Deep Pockets: Short Arms Optional
It is not quite the calm before the storm but were there not a European Championships this summer, the months may be longer than the days in the tedium of the transfer window and pre-season. The dreams and desires have been brought sharply into focus with Chelsea’s victory at the weekend. Some humorous – hunger strikes chained to the doors of The Armoury – whilst others are tiresome.
Success in this country and beyond its borders has manifested in the form of clubs where Sugar Daddy investors: Chelsea, Manchester City, Real Madrid – even Liverpool – all lifted silverware whilst the fairytale of Montepellier was the obstruction to Paris St Germain’s success. Money can’t buy you love but it can help with infatuations. Arsenal’s two billionaires do not invest in the club financially and the contrast is needling some. KSE remain silent whilst Red & White drop in the perfect PR words which like the political arena, are easy to say when you do not have power. There is nothing to prove that he would carry out the investment offered nor to be fair, is there evidence he would not.
The basis for believing him is offered as the spurious rights issue that is nothing more than a backdoor way to increase their percentage of the ownership of the club or that Alisher Usmanov is a successful businessman who knows how to make money. That conveniently ignores Kroenke’s background or interests outside of the club or that in his time of ownership, the value of the club is 50% more. OK, the last is a touch spurious since that is inflated by the premium paid by Usmanov on his recent share transactions, hardly a ringing endorsement of the American’s ownership.
We all want to see the squad strengthened, it should be every summer in order to prolong any success which is enjoyed. Arguably since the 1930s, a succession of Arsenal managers have failed to do this. The double proved to be the pinnacle and the end of the trophies for that era, a procession of away defeats undermined a title challenge the season after before defeat at Wembley. George Graham never strengthened after 1989 or 1991, paying the price each time. Arsène had an evolutionary process before arguablyThe Invincibles broke up too quickly. The youth programme is bringing results through with a balance being struck between that and experience now. That looks to be correct in terms of the squad structure and continues going forward.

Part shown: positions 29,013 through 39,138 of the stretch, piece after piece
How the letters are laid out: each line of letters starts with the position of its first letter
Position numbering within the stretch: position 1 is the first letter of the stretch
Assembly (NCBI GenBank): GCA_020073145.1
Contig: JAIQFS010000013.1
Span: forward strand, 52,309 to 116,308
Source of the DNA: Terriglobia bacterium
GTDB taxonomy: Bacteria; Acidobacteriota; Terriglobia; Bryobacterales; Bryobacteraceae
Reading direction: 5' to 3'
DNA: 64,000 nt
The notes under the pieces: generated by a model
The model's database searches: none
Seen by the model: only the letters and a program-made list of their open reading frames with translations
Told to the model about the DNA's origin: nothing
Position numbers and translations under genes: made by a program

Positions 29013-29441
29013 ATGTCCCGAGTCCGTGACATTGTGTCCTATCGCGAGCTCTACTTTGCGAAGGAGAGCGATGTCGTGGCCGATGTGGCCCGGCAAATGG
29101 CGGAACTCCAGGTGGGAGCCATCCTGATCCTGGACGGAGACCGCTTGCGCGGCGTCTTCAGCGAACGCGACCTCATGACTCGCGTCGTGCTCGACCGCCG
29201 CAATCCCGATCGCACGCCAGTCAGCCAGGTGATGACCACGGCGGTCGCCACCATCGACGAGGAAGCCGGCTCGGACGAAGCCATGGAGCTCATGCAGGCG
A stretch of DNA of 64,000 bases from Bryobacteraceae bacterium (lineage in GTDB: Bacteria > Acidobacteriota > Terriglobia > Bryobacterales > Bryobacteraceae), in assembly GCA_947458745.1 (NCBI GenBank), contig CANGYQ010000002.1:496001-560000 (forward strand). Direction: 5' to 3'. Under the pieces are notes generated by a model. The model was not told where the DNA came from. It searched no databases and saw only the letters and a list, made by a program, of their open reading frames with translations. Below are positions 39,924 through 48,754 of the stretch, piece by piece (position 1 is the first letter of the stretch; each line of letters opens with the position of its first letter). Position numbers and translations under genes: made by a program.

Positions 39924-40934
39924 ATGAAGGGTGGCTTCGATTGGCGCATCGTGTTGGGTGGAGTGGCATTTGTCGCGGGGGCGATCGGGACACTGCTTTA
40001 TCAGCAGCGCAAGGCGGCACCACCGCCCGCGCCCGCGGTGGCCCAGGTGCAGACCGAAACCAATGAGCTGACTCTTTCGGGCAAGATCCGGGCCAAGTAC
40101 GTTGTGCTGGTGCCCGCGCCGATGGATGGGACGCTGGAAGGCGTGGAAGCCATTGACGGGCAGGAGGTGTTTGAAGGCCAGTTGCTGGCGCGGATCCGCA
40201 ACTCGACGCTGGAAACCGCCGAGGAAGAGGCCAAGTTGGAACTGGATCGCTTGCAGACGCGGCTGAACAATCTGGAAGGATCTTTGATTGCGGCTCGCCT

But if you compare now to the turn of the century, Arsenal spent on quality players as the squads evolved; 1997 to 2004 had a core of players who straddled the periods through 2000 and the four years beyond. It allowed a seamless transition that was not possible for a number of seasons whilst the new stadium was financed. Now through that phase of the club’s history, the spending has begun again not that you would believe it. Too often the net transfer income is criticised as being parsimony. There is no doubt that the club has been prey to that but in those instances, we look at one player. Would for example, Juan Mata’s signature last season have delivered more than third place? You cannot conclusively say that this is the case and to be brutally honest, I doubt it would have made a difference.
With all of these instances, hindsight applies. The logic is that contracts were too readily available, too easily and generously given to players who have not made the grade at the club. This is to ignore that the bulk of the beneficiaries in 2007-08 were realistic title challengers until close to the season’s end. Little wonder that the manager invested in them, believing that they could make the next step. This process is just a different angle to buying in players on a frequent basis. Manchester City are champions this season because compared to the other teams yet arguably they are weak champions, only having their medals because Manchester United lost their bottle when they needed it most.
Neither path offers guarantees of success and unless either of the billionaire investors is guaranteeing the club’s future by sustained and repetitive investment, it will never be the Arsenal way. Spurs habitually spend more than Arsenal but where is their return? Aston Villa spend heavily periodically; we can all find examples to support our agendas.
It may be that we argue over the club but it is a wider contextual issue in football; the heart and the soul of the game is at stake. Money has taken over and it is not going to be about producing talent but buying it. That is manifestly different from the past; heavy investment in the 1970s did not preclude teams such as Ipswich or Forest who were compiled relatively cheaply, from challenging. That opportunity is not dead but like football radically reshaped, the definition of cheaply now probably aimed at Arsenal’s level of spend. But it is all relative to their time. The spend last summer was substantial compared to previous years, relatively speaking. That sense of perspective seems to be ignored or lost entirely.